Origin of the Puzzling Diffusion Behaviors of Cu and Ag in Semiconductors Are Unraveled
Update: 2017-03-02 15:11:40      Author: yangjuan@csrc.ac.cn

Atomic diffusion is one of the critical factors in determining the performance and stability of semiconductor electronic and optoelectronic devices. Group IB elements Cu and Ag are important contact materials in semiconductor devices due to their low resistivity and high resistance to electromigration damage. However, they have very different diffusion behaviors in semiconductors: Cu diffuses much faster than Ag in covalent semiconductors like Si and GaAs, but Ag diffuses faster than Cu in more ionic II-VI semiconductors such as CdS and CdTe despite Ag has larger size than Cu. These puzzling behaviors have not only scientific interest but also technology applications because they hindered some practical application of Cu and Ag in semiconductor devices. For example, because of challenges related to the high diffusivity of Cu in Si, one has to use Ag as contact materials in Si solar cell despite Ag is more expensive. On the other hand, because Ag diffuses faster than Cu in more ionic CdTe, replacing Cu by Ag has failed because the fasr diffusion of Ag introduce instability despite Ag has better doping properties than Cu in CdTe. Despite the importance of Cu and Ag in semiconductor technology, the mechanisms behind their distinct diffusion behaviors in covalent and ionic semiconductors have not been addressed.

Working with Hui-Xiong Deng, Jun-Wei Luo, and Shu-Shen Li of the Institute of Semiconductors, CAS, Prof. Su-Huai Wei at the Beijing Computational Science Research Center have unraveled the underlying mechanisms of the puzzling diffusion behavior of Cu and Ag in semiconductors by combining the first-principles calculations and group theory analysis. They show that the important roles of the Coulomb energy, strain energy, and most importantly crystal symmetry enforced s-d coupling plays important roles in determining the diffusion behaviors of Cu and Ag in the covalent and ionic semiconductors. The s-d coupling is absent in pure covalent semiconductors but increases with the ionicity of the zinc-blende semiconductors, and the coupling strength of Cu, owing to its higher d orbital energy, is much larger than Ag. In conjunction with Coulomb interaction and strain energy, the s-d coupling is able to explain all the diffusion behaviors of Cu and Ag in covalent to ionic semiconductors. The calculated results and explanation, therefore, provide deep understanding on the important diffusion behavior of impurity in semiconductors and enables us to engineering doping in semiconductors through diffusion, e.g., by designing alternative diffusion barriers for Cu and Ag or choosing different diffusers.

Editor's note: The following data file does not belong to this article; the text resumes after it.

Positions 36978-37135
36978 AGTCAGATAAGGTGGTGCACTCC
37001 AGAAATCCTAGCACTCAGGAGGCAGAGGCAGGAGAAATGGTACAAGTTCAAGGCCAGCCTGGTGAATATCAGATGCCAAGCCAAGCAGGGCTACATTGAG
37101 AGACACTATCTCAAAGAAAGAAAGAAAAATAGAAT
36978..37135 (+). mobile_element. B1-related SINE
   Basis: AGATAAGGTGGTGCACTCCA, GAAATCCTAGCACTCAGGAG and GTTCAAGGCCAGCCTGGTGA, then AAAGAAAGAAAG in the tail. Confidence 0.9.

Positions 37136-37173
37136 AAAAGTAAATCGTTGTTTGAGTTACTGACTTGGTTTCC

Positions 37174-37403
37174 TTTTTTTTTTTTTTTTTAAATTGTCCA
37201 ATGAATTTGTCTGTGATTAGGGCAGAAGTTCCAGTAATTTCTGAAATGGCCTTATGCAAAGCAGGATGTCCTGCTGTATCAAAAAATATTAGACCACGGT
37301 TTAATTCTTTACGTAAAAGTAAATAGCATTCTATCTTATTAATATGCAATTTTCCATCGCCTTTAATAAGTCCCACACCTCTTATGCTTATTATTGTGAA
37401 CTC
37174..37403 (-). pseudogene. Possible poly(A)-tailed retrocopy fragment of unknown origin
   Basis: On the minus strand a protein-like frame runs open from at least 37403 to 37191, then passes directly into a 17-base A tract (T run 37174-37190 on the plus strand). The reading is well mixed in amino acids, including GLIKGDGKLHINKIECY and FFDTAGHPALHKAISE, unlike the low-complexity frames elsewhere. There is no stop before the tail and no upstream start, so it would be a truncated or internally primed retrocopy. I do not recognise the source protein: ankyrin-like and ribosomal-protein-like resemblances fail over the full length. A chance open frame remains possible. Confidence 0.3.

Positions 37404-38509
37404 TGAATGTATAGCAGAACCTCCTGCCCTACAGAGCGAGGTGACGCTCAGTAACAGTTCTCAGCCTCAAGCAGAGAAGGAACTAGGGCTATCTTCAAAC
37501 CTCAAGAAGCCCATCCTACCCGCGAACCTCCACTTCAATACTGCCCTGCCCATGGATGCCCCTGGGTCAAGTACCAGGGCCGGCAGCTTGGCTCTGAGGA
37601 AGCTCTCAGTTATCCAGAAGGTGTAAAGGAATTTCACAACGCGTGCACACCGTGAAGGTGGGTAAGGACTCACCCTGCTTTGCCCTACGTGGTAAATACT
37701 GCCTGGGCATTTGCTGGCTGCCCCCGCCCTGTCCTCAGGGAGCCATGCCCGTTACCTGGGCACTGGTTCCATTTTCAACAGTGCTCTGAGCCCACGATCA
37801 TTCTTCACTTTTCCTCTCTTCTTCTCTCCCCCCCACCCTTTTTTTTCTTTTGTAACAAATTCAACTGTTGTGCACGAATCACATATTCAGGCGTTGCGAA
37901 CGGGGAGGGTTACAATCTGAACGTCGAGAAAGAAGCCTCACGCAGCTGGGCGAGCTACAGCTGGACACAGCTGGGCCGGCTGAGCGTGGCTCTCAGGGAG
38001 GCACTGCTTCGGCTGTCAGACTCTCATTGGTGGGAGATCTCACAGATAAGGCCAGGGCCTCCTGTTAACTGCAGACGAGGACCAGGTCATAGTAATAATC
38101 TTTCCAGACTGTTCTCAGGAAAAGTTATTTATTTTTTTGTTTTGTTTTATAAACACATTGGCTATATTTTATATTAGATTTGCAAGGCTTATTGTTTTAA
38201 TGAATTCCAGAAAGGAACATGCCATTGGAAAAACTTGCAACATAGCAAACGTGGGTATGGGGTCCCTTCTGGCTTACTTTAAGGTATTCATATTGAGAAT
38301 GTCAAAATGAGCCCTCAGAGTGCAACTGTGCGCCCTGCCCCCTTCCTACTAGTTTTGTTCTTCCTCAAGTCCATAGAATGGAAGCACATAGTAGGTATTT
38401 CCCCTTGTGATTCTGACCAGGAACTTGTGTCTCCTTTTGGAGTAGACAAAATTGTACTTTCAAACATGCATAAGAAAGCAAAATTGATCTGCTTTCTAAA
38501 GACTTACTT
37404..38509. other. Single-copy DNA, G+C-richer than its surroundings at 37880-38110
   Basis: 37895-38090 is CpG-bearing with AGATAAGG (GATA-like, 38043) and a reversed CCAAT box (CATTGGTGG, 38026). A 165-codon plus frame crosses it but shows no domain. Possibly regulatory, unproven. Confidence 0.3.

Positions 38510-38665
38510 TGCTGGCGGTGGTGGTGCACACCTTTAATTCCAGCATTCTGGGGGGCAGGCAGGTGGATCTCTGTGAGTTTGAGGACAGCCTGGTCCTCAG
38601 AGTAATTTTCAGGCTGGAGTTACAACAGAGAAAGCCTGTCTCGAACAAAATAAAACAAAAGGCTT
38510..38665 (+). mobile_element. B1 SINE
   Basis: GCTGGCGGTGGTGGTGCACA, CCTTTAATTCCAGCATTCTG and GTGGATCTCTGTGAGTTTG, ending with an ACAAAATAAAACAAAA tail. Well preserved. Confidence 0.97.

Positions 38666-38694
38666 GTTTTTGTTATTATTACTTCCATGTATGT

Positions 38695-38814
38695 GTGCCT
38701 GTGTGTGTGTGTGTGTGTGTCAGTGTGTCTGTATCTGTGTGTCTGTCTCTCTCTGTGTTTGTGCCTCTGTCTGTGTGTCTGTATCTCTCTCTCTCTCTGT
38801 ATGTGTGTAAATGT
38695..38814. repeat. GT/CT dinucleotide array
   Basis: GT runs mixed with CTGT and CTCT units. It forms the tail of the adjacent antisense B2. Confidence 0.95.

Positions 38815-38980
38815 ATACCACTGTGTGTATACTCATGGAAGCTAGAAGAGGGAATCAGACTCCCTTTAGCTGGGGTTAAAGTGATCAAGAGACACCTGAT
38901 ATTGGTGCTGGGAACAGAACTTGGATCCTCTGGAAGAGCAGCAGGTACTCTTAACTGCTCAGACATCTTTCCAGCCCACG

For more information, please see the paper: “Origin of the distinct diffusion behaviors of Cu and Ag in covalent and ionic semiconductors”, H.-X. Deng, J.-W. Luo*, S.-S. Li, and S.-H. Wei*, Phys. Rev. Lett. 117, 165901 (2016), (Pub. 11 Oct. 2016). DOI: 10.1103/PhysRevLett.117.165901.

This research was supported by Development Fund of China Academy of Engineering Physics and NSFC.

 

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Fig. 1. The diffusion energy curves of Cu, Cu+, Ag, and Ag+ in the group IV elemental compounds, Si and Ge; group III-V compounds, GaAs and GaSb; and group II-VI compounds, CdS and CdSe. The Ta’ and Tc’ sites for Cu and Ag diffusion are slightly different.

 

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Fig. 2. The diffusion pathways of Cu in (a) Si and (b) CdS semiconductors. The red dashed lines indicate the [111] (or equivalent directions). In Si, the Cu diffusion path is exactly along the [111] (or equivalent directions). However, in CdS, it deviates from the [111] direction (or equivalent directions). We label the new sites near the Ta and Tc as the Ta’ and Tc’, respectively.


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